Not be deliberately raised? This is truly astounding. Without any provocation whatsoever, Jamiat Ulama-i-Hind adopts a resolution endorsing a fatwa against Vande Mataram issued by Darul Uloom, Deoband, and urging India’s Muslims not to sing the National Song lest it defile Islam. Yet it wants the resolution to be seen as a warning to those “causing communal discord and threat to law and order” — a not-so-thinly veiled reference to Hindus — by “deliberately” raising the “issue of Vande Mataram”.

The resolution apparently refers to a fatwa reportedly issued in 2006 by Darul Uloom, Deoband, instructing Muslims not to participate in the celebrations planned by the Ministry of Human Resource Development to mark the centenary of Congress adopting Vande Mataram as the National Song on September 7, 1906, as it would require the singing of Bankimchandra Chattopadhyay’s soul-stirring immortal lines. The mullahs of Deoband need not have worried. Whoever had given the idea to Mr Arjun Singh had got his date wrong. The planned celebrations turned into a fiasco after historians pointed out that the Congress never met in September 1906, so it could not have possibly adopted Vande Mataram as the National Song on that date.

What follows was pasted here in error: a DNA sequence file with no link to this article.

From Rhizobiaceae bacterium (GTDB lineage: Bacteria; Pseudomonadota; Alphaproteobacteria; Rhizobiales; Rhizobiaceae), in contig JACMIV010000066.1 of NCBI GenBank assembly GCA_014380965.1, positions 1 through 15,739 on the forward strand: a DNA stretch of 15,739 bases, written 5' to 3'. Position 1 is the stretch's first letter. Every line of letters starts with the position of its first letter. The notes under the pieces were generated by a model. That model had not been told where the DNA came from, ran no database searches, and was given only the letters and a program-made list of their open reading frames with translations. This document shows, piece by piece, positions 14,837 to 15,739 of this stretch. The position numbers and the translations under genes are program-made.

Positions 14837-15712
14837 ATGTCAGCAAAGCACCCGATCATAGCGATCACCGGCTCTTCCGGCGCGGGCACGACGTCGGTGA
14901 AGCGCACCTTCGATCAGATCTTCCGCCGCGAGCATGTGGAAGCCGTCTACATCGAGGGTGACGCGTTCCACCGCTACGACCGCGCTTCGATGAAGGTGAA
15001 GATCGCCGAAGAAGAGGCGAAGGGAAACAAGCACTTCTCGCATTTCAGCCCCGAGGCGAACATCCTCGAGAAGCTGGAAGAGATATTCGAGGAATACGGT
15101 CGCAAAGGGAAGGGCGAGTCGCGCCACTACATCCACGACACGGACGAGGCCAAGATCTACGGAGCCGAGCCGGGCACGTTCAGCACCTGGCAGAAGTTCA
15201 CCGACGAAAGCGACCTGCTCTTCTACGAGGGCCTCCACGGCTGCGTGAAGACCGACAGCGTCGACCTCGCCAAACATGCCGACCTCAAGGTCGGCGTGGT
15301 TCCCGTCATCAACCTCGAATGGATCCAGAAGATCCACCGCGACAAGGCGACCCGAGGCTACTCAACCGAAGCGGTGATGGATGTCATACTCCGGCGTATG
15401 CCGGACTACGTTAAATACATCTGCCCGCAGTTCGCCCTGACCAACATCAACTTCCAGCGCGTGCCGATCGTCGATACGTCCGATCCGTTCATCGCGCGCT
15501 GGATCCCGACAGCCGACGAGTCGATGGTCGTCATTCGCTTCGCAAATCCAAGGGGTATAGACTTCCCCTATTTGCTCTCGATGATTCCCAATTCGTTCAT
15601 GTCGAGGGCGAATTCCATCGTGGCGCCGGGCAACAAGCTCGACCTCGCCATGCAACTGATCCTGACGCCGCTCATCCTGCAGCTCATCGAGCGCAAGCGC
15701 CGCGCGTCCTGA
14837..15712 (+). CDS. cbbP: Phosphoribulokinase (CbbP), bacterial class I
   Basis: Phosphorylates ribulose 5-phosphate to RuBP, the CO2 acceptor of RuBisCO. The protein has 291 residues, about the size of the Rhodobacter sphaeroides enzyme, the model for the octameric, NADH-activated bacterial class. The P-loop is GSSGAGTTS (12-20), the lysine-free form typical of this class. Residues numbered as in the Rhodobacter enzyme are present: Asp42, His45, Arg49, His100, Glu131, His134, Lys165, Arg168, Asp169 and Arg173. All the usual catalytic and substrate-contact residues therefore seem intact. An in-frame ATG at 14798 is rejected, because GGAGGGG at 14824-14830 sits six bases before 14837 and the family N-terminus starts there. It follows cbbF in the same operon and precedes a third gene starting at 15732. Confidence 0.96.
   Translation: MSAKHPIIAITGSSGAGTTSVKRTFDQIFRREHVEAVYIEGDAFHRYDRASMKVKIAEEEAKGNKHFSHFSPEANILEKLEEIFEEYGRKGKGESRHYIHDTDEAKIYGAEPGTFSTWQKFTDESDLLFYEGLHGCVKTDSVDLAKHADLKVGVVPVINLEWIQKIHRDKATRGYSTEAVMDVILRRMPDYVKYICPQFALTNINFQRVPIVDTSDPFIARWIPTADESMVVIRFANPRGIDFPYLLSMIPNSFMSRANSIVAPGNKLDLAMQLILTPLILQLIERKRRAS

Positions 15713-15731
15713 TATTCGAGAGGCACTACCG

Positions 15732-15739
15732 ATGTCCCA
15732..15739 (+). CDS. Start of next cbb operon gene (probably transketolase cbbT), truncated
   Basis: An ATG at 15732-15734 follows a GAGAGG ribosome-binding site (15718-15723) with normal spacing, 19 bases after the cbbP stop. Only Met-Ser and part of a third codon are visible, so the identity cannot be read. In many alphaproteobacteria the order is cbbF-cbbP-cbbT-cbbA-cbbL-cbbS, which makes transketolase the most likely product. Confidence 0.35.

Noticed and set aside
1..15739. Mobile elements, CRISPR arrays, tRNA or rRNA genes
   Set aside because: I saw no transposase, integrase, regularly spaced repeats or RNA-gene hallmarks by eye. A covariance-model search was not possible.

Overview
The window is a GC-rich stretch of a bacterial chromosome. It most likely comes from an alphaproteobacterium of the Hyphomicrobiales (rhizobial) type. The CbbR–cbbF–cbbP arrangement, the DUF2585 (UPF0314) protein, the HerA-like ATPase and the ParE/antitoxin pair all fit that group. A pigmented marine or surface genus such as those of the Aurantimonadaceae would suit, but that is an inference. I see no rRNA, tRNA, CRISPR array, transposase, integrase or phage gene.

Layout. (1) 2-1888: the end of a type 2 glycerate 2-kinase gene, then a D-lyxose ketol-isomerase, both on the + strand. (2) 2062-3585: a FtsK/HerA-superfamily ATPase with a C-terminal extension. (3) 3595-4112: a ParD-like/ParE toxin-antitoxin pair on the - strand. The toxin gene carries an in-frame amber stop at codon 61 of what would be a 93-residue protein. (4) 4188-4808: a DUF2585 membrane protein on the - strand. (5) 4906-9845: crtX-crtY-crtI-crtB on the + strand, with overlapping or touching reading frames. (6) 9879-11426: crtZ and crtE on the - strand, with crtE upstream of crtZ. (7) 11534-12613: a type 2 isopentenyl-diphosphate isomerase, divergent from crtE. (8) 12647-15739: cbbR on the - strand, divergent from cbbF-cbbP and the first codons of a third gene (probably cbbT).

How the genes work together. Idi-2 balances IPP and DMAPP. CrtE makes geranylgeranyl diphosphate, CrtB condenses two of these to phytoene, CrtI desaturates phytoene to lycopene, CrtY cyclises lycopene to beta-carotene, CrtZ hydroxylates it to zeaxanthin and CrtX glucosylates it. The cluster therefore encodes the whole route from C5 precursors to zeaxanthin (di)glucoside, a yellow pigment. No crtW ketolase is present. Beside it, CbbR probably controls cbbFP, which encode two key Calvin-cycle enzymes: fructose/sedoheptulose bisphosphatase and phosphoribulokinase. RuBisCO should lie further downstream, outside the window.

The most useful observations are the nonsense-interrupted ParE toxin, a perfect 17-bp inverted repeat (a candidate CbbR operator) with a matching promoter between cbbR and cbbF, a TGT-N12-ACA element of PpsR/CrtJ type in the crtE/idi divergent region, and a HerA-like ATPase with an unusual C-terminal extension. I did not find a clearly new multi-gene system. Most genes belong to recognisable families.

On that occasion, too, Indians, including Muslims, were outraged by the Deobandi fatwa reported by media. But was there really a fatwa? On September 4, CNN-IBN reported that no such fatwa had been issued by Darul Uloom, Deoband. According to this news channel, the seminary wanted to “steer clear of the issue” and insisted that it had no “role to play” in the controversy. Darul Uloom, Deoband “categorically stated it had not issued any fatwa on Vande Mataram, nor had it directed Muslim children to skip classes on September 7”. After the mandatory finger-pointing at “communal forces”, Mohatamim Maulana Margoobur Rehman told CNN-IBN, “Darul Uloom is being unnecessarily dragged into the Vande Mataram controversy.”